Adenosine, AMP, and protein phosphatase activity in sandfly saliva

Oren Katz*, John N. Waitumbi, Ronnie Zer, Alon Warburg

*Corresponding author for this work

Research output: Contribution to journalArticlepeer-review

57 Scopus citations


As they probe the skin for blood, sand flies inject saliva that prevents hemostasis. Sand fly saliva also promotes leishmaniasis by suppressing immunologic functions of macrophages. Saliva of Phlebotomus papatasi, the vector of Old World cutaneous leishmaniasis, contains adenosine and AMP. We show that Ph. papatasi saliva as well as pure adenosine down-regulate the expression of the inducible nitric oxide (NO) synthase gene in activated macrophages. In addition Ph. papatasi, but not Lutzomyia longipalpis, saliva inhibits the production of NO. Taken together, these data suggest that salivary adenosine is responsible for the down-regulation of NO synthesis. Saliva of both genera Phlebotomus and Lutzomyia contains significant levels of endogenous protein phophatase-1/2A-like activity that is heat labile, inhibitable by okadaic acid and calyculine a, and does not require divalent cations.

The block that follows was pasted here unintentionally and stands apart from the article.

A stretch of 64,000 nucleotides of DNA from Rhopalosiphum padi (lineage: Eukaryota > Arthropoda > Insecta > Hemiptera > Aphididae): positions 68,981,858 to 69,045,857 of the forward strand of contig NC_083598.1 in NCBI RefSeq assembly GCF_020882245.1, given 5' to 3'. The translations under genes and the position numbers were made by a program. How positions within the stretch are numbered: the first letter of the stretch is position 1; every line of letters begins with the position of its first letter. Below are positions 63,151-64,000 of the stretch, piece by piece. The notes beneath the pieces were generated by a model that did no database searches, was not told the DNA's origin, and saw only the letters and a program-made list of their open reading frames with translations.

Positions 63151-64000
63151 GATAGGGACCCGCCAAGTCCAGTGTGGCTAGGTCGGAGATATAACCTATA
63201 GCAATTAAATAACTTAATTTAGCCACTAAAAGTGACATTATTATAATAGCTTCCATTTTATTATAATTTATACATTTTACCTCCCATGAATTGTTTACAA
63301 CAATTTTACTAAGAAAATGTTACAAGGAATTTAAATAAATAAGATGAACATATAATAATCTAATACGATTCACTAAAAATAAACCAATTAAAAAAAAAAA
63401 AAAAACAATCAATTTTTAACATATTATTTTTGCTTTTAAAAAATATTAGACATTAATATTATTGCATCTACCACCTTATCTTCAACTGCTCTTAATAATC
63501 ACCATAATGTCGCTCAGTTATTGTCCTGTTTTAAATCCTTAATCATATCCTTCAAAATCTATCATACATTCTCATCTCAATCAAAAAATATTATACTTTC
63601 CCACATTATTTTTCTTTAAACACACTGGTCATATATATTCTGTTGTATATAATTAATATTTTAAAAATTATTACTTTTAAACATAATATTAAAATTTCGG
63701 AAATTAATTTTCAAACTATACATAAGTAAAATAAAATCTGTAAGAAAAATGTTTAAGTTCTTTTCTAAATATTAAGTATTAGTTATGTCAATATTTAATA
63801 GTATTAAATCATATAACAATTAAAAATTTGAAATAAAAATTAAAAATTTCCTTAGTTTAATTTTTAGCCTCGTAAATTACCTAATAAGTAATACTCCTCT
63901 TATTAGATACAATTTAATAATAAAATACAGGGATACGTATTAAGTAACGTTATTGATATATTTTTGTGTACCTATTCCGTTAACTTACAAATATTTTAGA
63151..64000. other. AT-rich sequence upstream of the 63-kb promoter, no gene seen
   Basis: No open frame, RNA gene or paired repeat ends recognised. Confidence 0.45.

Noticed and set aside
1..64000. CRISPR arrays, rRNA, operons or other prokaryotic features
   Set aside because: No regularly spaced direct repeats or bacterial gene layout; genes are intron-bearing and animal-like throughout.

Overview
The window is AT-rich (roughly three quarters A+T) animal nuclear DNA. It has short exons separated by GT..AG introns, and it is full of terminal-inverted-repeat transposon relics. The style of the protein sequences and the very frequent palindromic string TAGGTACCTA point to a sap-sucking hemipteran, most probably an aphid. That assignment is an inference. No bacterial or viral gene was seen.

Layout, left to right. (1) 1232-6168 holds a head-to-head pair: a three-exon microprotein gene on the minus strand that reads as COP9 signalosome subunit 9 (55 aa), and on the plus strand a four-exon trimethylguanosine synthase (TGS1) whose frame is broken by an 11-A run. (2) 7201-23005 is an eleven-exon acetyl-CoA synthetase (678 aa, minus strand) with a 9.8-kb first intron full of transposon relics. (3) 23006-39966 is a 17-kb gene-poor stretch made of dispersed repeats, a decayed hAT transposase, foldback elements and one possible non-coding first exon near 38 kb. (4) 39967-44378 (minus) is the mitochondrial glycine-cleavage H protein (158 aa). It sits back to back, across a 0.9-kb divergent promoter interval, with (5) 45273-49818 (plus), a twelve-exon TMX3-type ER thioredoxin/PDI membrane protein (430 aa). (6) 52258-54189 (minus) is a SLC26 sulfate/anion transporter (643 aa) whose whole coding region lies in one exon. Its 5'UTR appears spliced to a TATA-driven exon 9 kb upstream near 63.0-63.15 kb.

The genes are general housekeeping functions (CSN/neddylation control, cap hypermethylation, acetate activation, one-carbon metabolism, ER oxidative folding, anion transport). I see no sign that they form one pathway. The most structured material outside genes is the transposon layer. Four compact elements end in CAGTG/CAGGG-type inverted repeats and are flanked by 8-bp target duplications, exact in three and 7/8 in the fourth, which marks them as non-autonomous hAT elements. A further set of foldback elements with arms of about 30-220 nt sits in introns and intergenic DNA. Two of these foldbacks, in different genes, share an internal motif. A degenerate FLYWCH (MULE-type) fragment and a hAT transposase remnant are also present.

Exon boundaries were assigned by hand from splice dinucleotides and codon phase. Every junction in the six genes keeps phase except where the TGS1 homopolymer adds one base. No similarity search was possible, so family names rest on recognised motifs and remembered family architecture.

Original languageAmerican English
Pages (from-to)145-150
Number of pages6
JournalAmerican Journal of Tropical Medicine and Hygiene
Issue number1
StatePublished - Jan 2000


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